Posted on December 10th, 2013
After bidding our Anqing host families farewell, we hopped a bus to the foot of Huangshan, or Yellow Mountain. The following morning, we rode out to the mountain, where we experienced a wealth of people queuing up to take the cable car up the mountain. For me, at least, this was a time where the number of people packed into one place (and particularly the pushing while in line) became almost overwhelming. However, the view in the cable car was spectacular: trees dotted the mountain all over, and the beauty was unmistakable. We then took a somewhat arduous hike to a hotel (not ours, mind you), where we ate a simple lunch of vegetarian dishes and a single meat dish of bone-ridden fish. We hiked around to different scenic spots before finally reaching our hotel. Rooms were a bit tight, with many bunks crammed into the room, though it wasn’t uncomfortable for most of us. We spent the night on the mountain, and we even saw a bit of snow, amidst chilling winds. We spent a wonderful time reminiscing as we began to plan for our last week back at EMU. The sound of our laughter could be heard several rooms away.
After descending the mountain the following day, we visited a small, ancient village, which was more of a tourist attraction than we thought, but still intriguing. Unfortunately, it rained, so we didn’t stay long. From there, we took our bus to Nanjing.
Nanjing in Chinese means “southern capital” (Beijing would mean “northern capital”), and the history we saw in the city made that apparent. We visited many museums and historical sites, such as the Nanjing Massacre Museum, the John Rabe House, a collection of Ming Dynasty tombs, Sun Yatsen‘s tomb, and the Taiping Museum. They were all very interesting, and reinforced things we’ve learned from Myrrle in our study of Chinese history, both ancient and modern.
Each morning we met for a couple of hours with Dr. Wang, a good friend of Myrrl’s and a professional psychological counselor, who is a pioneer in mental and emotional counseling for Chinese people through the idea of “zhi mian“, which he has adapted from Chinese writer Lu Xun. “Zhi mian” translates to “facing life directly”, a sometimes contradictory idea in a culture where keeping harmony and peace often trumps confronting an issue and resolving it. We were able to talk very openly with Dr. Wang about some of our more sensitive questions about Chinese culture (like the one-child policy or the continued veneration of Mao Zedong by many). Our dialogues with him were both refreshing and eye-opening, and it was a unique opportunity that I am thankful we had.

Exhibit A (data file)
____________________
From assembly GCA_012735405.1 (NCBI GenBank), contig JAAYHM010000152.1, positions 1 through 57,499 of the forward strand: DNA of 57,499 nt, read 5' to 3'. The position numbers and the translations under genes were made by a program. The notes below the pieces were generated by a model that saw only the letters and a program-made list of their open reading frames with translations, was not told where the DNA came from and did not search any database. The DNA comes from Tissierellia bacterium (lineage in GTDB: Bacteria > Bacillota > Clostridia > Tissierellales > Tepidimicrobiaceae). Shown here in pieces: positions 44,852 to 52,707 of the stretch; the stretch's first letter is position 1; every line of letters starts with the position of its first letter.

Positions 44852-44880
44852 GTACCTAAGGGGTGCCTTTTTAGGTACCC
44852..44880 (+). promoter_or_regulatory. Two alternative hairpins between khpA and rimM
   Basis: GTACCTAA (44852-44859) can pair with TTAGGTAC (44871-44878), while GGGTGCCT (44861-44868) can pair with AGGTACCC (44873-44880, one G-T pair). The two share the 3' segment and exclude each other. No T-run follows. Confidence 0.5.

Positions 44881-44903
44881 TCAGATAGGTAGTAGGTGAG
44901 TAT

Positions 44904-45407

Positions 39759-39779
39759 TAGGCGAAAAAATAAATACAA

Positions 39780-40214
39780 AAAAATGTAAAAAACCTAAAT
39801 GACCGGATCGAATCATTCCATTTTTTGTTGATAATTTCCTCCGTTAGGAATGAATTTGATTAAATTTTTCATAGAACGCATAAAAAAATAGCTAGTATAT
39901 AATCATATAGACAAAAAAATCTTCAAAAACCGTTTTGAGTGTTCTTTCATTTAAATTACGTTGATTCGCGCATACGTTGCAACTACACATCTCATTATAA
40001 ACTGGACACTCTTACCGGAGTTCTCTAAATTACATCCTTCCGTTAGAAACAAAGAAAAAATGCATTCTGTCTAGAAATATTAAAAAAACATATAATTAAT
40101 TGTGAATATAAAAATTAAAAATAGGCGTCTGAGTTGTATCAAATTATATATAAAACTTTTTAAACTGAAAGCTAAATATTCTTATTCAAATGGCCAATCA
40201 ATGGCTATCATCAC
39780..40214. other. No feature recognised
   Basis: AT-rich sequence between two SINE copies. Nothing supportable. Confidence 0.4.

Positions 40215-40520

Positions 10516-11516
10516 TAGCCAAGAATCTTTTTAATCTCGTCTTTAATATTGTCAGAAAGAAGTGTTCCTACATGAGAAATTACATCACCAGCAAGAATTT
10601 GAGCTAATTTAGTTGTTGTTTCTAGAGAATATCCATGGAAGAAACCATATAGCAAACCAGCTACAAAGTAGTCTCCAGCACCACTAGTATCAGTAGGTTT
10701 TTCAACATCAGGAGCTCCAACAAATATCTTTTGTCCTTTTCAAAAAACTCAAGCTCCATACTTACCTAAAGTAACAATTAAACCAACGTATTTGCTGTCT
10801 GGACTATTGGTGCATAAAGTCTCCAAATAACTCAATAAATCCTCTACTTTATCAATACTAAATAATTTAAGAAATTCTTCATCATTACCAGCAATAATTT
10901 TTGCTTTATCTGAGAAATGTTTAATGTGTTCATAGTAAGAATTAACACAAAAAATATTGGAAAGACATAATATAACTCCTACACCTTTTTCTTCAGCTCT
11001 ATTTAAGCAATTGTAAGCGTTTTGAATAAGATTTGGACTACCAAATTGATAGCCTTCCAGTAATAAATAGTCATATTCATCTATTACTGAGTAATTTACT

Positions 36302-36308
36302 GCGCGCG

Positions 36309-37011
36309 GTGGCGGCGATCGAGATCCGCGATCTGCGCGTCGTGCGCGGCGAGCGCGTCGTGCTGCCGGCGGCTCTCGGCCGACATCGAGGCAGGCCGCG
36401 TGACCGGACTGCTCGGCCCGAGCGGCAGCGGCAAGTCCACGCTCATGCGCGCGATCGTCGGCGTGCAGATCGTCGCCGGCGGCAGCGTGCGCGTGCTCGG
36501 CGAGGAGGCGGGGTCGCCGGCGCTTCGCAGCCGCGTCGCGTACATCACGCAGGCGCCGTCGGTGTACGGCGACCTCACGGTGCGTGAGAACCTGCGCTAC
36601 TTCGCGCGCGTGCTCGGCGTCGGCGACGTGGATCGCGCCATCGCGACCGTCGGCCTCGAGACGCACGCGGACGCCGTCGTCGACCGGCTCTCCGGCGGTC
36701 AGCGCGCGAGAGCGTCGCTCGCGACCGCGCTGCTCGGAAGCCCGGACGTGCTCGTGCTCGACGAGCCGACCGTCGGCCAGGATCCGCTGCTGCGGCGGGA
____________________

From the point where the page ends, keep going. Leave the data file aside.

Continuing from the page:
Of course, as our journey in China is winding down, some of people’s extraneous money went toward Nanjing’s excellent shopping. I think many of us found many cool gifts and keepsakes in Nanjing; I know I did!
We ended the week in Nanjing by visiting Nanjing Union Theological Seminary, the largest in China. We had a jiaozi (dumpling) party, in which we joined many seminary students in making what I’m sure were hundreds of dumplings, which the students then cooked. While I’m terrible at making things like this, the experience was fun, and it was nice to connect with the seminary students over our delicious dinner of both meat and veggie jiaozi. We ate SO MANY, I thought I was going to explode.
Nanjing was an incredible place, and definitely one of the highlights of our cross-cultural for me. If ever you are in China, Nanjing should be on your “must-visit” list!
Written by Alex Bender